Hi everyone! This is Aileen from Mrs. Miracle's Music Room. Today, I'm blogging about something that has been on my mind quite a bit lately as I've been planning lessons: how to foster a student-centered environment in the music room.

Fostering a student-centered environment: Great ideas for the music classroom!

There are so many things that I love about the Kodály-inspired classroom...but at times, it can feel somewhat teacher-centered if taught in a traditional way. Sometimes, students DO need a whole-class approach. They need to sing together as a community, they need to prepare and practice rhythms and solfa together, they need the teacher to share musical knowledge. However, at some point, in order for students to transfer their knowledge, the teacher does need to step away and become more of a facilitator. So how do we do that in a Kodály-inspired classroom? Here are my favorite strategies!

#1: Rotating Centers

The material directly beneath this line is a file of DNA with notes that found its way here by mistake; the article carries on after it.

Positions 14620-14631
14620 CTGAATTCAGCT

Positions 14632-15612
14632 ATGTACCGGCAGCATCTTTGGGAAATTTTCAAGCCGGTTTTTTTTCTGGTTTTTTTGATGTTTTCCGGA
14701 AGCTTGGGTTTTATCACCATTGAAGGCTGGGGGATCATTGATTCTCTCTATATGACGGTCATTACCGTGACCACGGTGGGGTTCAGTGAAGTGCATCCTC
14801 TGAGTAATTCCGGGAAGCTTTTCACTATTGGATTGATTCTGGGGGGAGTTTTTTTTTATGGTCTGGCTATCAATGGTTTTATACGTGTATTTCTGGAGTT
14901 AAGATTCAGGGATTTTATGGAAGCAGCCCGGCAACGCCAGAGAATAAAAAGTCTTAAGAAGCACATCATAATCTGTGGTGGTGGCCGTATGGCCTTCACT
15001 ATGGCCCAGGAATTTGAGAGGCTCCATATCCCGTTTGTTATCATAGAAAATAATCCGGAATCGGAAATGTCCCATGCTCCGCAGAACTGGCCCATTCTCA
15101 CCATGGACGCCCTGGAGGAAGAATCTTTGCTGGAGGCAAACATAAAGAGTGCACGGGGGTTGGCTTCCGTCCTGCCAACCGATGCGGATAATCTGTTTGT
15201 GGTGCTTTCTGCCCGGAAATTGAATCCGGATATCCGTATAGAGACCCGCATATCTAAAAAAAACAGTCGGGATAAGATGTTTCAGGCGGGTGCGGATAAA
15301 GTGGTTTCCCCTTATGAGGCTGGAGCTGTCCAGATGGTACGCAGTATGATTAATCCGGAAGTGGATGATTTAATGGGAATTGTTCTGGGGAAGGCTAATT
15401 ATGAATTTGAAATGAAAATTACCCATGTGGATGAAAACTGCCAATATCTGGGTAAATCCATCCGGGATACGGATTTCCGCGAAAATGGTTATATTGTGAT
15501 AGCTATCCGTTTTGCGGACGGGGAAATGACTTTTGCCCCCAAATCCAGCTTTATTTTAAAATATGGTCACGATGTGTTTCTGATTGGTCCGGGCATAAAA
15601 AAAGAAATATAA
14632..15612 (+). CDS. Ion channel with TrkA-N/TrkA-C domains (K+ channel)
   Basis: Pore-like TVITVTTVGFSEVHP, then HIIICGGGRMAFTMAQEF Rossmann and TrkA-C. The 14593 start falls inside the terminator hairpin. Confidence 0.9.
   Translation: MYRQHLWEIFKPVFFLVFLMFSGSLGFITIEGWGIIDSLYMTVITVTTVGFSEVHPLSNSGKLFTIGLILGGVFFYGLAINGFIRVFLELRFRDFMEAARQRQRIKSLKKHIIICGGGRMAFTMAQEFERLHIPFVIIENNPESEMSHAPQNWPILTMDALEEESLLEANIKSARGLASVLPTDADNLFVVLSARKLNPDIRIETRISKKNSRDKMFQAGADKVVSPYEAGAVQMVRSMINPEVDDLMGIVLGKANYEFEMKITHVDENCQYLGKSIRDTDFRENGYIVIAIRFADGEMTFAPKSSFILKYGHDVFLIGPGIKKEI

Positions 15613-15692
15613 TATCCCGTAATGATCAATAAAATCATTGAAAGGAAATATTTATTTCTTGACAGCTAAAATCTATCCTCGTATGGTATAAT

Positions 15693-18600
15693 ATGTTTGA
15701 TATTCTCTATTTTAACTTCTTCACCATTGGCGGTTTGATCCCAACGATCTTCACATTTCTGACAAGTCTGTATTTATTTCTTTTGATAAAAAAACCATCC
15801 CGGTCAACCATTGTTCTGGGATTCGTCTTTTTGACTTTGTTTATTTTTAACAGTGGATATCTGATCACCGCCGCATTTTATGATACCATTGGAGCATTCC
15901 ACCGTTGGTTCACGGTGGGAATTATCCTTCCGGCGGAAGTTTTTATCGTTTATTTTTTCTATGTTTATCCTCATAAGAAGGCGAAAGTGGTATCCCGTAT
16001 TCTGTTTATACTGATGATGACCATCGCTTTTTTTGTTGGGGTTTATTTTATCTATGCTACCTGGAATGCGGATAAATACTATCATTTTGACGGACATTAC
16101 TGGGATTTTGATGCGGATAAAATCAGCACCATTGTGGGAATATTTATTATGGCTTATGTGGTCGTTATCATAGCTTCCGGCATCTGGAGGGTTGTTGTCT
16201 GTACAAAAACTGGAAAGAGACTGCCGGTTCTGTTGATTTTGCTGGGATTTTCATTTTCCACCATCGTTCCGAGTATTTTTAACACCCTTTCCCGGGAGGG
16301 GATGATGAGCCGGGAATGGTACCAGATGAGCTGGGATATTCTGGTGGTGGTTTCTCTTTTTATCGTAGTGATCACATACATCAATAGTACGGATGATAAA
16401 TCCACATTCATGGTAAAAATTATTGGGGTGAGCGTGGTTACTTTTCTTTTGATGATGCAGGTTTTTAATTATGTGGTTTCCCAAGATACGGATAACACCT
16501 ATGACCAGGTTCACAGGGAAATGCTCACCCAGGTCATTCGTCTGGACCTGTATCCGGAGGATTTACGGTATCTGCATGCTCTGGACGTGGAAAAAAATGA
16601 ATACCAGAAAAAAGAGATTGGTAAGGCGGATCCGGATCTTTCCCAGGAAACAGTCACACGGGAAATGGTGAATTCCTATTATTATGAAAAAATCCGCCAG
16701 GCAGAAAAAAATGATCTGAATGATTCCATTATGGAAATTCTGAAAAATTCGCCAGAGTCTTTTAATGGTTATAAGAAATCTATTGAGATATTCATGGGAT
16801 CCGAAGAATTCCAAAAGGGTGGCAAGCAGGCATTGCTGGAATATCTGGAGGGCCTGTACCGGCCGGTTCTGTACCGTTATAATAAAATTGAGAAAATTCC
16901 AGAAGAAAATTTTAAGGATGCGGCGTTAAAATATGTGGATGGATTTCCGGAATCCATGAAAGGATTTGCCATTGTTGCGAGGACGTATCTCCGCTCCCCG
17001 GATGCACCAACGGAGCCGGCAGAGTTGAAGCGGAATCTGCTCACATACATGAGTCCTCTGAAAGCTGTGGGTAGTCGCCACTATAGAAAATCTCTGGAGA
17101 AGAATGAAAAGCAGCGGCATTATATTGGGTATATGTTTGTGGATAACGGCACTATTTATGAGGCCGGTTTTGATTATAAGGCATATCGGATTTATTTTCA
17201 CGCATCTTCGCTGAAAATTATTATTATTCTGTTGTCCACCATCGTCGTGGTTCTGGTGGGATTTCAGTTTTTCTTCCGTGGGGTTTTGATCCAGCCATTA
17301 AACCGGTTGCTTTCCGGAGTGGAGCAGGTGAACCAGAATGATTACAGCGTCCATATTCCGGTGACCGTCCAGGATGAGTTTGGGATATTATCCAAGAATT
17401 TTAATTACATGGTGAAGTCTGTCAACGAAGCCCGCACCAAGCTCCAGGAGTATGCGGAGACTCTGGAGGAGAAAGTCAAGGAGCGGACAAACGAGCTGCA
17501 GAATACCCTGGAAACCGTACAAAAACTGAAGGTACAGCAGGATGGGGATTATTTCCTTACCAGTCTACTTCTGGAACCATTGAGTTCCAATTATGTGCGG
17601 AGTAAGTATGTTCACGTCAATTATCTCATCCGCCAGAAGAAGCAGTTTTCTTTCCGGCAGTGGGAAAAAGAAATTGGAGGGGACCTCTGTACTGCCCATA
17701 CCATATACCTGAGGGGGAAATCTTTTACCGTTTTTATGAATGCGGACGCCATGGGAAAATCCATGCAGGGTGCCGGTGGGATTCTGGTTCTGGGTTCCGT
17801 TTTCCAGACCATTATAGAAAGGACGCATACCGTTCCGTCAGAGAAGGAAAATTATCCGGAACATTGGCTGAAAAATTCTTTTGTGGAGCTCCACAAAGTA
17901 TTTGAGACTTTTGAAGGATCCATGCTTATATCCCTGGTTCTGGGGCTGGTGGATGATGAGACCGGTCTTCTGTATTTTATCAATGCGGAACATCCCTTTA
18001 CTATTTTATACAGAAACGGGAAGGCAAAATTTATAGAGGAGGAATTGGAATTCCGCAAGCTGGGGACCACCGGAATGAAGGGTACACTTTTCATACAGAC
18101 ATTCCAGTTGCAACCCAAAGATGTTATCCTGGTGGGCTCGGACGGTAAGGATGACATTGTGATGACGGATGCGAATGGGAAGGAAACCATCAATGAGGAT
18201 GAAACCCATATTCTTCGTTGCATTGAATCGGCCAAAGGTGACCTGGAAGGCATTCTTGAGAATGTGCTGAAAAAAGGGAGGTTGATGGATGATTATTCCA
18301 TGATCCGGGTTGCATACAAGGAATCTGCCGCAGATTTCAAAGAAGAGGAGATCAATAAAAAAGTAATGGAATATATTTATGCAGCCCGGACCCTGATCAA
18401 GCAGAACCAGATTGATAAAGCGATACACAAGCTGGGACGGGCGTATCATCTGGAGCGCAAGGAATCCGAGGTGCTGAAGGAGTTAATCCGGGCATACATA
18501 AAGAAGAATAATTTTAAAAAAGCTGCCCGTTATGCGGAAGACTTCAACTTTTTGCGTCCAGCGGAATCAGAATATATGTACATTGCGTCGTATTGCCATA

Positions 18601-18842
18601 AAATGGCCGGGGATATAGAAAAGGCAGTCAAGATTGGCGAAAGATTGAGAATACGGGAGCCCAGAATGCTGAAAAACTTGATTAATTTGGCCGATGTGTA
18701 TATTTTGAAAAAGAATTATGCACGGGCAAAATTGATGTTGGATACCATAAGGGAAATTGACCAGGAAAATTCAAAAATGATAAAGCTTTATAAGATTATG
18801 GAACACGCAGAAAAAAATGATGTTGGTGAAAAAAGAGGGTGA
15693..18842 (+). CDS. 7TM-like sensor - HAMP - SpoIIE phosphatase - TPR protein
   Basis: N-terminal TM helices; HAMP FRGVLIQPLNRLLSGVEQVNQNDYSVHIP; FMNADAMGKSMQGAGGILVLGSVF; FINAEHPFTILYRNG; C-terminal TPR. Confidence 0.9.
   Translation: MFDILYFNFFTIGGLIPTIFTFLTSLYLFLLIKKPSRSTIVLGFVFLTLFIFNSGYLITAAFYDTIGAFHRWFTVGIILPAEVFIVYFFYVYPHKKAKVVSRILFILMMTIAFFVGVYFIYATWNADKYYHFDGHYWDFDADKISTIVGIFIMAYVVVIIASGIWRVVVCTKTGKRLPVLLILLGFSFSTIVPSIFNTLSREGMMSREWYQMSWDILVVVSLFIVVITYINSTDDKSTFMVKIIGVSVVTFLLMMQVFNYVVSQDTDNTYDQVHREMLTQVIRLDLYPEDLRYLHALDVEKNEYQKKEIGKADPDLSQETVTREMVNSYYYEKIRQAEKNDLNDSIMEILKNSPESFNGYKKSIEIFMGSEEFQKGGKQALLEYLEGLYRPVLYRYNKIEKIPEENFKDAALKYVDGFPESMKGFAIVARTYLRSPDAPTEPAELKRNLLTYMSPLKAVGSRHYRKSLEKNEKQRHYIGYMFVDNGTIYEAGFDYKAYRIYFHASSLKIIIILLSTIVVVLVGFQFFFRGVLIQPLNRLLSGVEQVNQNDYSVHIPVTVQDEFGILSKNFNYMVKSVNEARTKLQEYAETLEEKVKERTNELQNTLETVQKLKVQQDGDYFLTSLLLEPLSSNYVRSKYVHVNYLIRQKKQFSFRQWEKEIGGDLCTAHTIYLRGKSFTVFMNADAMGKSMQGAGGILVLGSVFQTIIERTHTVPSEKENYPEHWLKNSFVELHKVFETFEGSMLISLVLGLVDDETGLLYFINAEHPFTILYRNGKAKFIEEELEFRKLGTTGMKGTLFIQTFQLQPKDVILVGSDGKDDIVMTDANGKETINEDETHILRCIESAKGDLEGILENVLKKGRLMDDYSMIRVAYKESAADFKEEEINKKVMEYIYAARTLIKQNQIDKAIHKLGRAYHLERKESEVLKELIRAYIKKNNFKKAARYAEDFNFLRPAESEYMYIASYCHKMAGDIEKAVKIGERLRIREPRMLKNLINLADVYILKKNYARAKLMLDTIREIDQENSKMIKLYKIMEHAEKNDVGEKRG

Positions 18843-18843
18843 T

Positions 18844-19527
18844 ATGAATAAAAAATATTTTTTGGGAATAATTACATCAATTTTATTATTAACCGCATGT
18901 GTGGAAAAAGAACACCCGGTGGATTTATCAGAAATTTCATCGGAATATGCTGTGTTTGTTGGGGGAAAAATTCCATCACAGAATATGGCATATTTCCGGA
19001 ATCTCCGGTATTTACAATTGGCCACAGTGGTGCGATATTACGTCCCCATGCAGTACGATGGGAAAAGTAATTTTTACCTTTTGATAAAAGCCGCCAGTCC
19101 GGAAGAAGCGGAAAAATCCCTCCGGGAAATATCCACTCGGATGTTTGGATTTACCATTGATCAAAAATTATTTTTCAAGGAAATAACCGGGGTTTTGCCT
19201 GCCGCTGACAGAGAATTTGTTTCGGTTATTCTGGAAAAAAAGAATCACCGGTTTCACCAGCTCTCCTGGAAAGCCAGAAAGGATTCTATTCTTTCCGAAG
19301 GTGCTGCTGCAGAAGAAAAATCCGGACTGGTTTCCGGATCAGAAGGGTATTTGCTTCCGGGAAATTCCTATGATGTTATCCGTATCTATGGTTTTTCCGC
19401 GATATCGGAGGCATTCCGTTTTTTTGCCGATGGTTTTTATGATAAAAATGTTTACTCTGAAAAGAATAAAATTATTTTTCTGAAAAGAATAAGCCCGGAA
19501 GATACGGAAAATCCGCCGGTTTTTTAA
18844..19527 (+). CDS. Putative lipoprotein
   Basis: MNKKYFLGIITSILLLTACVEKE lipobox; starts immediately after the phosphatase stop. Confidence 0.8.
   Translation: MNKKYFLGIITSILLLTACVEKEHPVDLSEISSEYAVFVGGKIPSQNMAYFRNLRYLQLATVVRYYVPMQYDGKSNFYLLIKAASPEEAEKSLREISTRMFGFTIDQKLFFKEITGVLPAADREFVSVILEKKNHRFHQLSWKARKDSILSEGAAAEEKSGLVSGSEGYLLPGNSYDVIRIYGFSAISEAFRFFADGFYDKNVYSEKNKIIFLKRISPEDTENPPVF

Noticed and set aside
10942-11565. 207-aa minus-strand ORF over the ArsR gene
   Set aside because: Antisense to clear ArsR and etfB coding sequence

Several years ago, I began experimenting with centers in my classroom. I had seen them done well in my daughter's Kindergarten classroom, and thought I would try it in my room. It has been a wonderful journey, and a great way to not only foster a more student-centered classroom, but to provide time to work with and assess students one-on-one while the other students are engaged in exciting activities! With rotating centers, I typically have four centers around the room that are focused on practicing the same concept in different ways. For example, for ta and ti-ti, I might have one center at the SMART board, where students are throwing a squishy ball at the board and then reading patterns, another center in which students play rhythm patterns on non-pitched percussion, a third center with worksheets for ta and ti-ti, and the last center with me, in which each student individually reads five patterns. Every five or so minutes, I have students rotate to the next center until they've been to all of the centers. It does have a much more student-centered feel to it, because instead of you teaching the students, students are often teaching each other! Whether they are explaining to each other how to play High D on the recorder, or reminding each other that la is a step above sol,  it's a really awesome thing to step away and let students process the information and teach each other! If you're looking for more information about centers, here are several blog posts with more details about using centers!